* CLICK HERE FIRST *
BBC News - Human brain's 'bat sight' found: "Increased activity in the calcarine cortex was discovered."
Retrieved by Pat Darnell | May 31, 2011 | Bryan TX
Consider the brain in your own head. Go on, try to think about it as the most crazy, crawdad, living saw-daddy.... your whole body is a caddy ... for your brain. Is it starting to zizzz you out? It does me. Your brain doesn't contract and expand like the heart and lungs; it just sits up there and delegates. It takes in stimulus from eyes, ears, mouth, hands, nose ... and makes sense of it all.
Now consider blind people. They can learn to "see" by using clicking sounds that bounce back to their good functioning ears: it is called echo-location, just like bats do. And with fMRI researchers found: "Increased activity in the calcarine cortex was discovered."
BBC reported that: "Dr Lore Thaler, from University of Western Ontario, said: "This suggests that visual brain areas play an important role for echolocation in blind people." (Read entire article SOURCE)
So, again with the Brain Slices -- you should be getting used to it by now -- anyway you slice it, you will be engrossed in Brain Industries for the rest of your life.
Dissection of Visual Pathway, Inferior View
- Optic nerve
- Optic chiasma
- Optic tract
- Lateral geniculate body
- Medial geniculate body
- Optic radiation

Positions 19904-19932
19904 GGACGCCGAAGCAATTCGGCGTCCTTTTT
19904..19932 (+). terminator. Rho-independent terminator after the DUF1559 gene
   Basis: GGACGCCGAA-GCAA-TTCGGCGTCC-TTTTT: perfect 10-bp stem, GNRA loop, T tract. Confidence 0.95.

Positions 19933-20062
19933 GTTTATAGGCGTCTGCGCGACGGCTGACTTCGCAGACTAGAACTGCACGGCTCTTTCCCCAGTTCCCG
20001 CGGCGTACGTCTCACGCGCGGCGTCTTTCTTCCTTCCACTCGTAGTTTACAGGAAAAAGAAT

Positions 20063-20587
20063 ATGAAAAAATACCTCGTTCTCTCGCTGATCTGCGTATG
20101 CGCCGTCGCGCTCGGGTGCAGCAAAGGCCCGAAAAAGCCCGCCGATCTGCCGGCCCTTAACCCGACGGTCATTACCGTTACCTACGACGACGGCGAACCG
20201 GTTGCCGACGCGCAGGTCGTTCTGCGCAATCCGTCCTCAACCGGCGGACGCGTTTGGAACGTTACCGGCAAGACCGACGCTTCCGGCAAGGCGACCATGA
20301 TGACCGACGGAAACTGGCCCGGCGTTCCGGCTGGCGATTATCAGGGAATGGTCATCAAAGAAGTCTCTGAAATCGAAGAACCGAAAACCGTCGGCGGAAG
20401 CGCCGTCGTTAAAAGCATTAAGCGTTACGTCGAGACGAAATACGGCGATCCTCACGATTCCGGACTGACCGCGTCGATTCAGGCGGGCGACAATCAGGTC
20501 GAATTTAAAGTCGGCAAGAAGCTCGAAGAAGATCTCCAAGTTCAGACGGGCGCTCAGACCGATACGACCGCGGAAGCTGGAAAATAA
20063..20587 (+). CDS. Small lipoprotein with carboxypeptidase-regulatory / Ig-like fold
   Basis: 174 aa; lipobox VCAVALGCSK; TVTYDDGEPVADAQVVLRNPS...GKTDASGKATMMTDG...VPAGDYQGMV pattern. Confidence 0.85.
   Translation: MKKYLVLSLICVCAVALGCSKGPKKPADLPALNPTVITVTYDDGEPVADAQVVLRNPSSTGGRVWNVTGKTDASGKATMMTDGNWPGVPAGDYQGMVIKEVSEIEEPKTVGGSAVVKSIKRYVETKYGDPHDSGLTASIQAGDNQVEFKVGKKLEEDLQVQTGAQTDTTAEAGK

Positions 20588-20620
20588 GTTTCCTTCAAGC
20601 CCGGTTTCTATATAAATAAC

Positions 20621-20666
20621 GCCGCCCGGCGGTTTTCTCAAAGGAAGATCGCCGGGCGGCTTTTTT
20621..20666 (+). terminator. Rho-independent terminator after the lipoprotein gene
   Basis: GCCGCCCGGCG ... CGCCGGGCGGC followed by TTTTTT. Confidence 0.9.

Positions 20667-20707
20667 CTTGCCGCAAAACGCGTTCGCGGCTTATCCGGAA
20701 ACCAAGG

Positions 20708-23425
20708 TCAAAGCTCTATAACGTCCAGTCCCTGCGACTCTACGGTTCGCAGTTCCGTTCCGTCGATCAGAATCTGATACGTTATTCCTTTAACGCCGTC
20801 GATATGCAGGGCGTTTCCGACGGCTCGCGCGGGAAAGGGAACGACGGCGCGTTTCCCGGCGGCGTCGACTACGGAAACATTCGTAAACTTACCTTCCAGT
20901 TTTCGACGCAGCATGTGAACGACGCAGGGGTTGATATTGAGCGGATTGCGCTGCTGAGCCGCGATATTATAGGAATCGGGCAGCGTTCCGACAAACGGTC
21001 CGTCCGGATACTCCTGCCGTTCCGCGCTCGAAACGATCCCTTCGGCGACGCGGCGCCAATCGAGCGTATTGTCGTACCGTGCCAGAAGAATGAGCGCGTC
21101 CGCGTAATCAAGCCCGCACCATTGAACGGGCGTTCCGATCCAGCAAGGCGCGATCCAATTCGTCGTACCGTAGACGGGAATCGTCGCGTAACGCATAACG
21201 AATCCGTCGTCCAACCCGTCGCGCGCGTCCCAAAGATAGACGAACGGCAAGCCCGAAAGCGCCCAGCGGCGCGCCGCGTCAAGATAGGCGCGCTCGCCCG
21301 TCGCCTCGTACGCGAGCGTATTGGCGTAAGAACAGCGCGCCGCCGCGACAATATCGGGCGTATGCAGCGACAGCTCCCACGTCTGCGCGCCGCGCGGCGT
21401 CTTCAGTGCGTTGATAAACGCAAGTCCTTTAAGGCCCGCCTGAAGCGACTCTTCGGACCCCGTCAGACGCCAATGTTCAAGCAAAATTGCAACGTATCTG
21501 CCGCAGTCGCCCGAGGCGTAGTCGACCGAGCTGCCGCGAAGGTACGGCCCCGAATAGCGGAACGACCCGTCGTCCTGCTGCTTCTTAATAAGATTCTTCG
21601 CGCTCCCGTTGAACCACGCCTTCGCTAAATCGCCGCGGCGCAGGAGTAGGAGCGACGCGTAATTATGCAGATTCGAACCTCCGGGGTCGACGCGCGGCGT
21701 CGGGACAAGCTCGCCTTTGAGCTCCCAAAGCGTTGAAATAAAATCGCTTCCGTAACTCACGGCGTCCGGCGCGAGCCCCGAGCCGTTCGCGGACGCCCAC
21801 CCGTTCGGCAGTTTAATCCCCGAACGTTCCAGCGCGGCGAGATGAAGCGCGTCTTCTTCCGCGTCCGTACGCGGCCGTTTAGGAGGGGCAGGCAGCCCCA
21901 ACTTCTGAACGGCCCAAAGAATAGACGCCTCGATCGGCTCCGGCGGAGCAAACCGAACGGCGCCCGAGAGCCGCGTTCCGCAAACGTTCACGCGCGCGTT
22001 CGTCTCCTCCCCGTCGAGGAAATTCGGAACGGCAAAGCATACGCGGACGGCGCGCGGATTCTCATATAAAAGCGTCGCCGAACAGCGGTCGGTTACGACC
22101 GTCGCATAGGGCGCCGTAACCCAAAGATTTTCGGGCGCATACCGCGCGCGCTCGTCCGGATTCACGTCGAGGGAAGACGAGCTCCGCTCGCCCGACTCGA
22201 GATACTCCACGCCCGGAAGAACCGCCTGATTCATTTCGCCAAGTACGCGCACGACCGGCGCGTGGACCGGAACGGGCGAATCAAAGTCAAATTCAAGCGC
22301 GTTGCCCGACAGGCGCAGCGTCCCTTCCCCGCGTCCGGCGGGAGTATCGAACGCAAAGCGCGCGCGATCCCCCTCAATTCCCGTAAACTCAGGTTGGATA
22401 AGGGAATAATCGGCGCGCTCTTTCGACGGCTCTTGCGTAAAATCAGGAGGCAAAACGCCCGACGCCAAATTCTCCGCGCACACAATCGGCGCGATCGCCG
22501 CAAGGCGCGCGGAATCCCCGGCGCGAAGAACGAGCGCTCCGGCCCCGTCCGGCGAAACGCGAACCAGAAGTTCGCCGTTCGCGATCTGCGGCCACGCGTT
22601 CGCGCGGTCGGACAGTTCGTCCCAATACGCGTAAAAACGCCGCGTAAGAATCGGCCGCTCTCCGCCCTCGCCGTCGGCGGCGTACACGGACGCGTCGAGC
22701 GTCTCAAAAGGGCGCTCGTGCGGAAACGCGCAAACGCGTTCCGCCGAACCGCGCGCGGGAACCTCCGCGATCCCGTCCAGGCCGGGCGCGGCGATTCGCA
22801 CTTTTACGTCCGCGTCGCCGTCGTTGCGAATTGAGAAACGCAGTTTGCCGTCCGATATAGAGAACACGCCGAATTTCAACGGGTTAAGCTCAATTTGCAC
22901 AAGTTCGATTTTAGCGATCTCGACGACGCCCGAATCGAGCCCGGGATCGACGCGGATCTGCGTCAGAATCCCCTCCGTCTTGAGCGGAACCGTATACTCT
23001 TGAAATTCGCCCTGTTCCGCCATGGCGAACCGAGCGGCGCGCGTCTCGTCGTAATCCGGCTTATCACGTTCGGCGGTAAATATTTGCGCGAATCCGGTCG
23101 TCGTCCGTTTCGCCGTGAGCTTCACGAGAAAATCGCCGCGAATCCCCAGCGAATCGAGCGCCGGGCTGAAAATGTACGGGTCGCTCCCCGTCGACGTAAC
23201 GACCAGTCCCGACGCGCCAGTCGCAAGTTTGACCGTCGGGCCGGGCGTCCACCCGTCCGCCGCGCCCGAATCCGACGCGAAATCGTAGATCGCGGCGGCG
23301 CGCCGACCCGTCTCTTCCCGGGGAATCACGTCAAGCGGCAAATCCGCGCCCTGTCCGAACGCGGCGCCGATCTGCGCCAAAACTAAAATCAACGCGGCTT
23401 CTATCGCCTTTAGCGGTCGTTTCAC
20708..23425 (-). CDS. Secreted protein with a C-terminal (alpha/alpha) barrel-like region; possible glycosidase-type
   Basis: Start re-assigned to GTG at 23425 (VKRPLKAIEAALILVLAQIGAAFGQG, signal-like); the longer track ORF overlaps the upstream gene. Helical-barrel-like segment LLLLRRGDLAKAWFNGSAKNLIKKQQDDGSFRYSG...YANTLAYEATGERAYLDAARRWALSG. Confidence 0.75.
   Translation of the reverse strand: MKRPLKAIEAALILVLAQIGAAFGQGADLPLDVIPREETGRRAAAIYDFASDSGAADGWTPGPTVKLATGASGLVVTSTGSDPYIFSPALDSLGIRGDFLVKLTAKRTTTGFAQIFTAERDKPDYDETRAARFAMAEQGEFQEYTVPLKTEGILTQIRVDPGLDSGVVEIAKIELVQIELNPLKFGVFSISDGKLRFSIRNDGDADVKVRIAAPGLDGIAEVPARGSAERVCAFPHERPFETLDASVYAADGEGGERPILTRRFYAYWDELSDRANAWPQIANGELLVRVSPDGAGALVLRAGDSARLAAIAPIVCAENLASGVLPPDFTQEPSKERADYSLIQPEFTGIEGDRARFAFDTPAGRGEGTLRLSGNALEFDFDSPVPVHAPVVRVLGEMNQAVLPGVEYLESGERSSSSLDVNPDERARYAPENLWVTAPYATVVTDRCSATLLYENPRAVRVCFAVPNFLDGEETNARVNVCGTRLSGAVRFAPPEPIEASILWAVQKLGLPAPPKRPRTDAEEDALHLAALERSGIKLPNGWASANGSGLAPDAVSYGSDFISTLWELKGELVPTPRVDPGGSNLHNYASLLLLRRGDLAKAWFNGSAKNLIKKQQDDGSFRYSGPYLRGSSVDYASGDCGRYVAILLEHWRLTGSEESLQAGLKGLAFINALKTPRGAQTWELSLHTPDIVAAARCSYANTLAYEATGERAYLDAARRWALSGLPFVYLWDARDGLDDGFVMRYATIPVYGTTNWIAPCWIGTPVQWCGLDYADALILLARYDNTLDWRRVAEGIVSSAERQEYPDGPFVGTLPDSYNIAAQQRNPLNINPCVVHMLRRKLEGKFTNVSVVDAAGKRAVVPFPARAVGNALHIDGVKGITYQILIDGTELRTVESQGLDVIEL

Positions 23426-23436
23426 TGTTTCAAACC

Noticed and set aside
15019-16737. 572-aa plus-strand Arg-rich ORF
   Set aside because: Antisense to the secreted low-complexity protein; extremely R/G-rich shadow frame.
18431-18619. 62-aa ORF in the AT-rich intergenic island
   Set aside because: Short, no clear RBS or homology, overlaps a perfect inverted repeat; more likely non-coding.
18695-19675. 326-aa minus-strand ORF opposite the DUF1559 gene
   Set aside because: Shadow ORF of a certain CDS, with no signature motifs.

- Calcarine cortex
- Lentiform nucleus
- Caudate nucleus
- Interpeduncular fossa
- Cerebral aqueduct (SOURCE)
(SOURCE of Cool Slice; 2nd Picture)
Macular fibers are represented more posteriorly in the calcarine cortex whereas nasal fibers are projected more anteriorly. The individual fibers can be related to the visual field and its representation on the calcarine cortex. In the figure it is evident that the projection from nasal retinal fibers ... project to the contralateral anterior calcarine cortex with synapses in the lateral geniculate body. The left side of the brain views the right visual field and the images are projected as upright compared to the visual field.
*(Echolocation in bats: SOURCE)
" ... Using echolocation, bats can detect objects has thin as a human hair in complete darkness. Echolocation allows bats to find insects the size of mosquitoes, which many bats like to eat."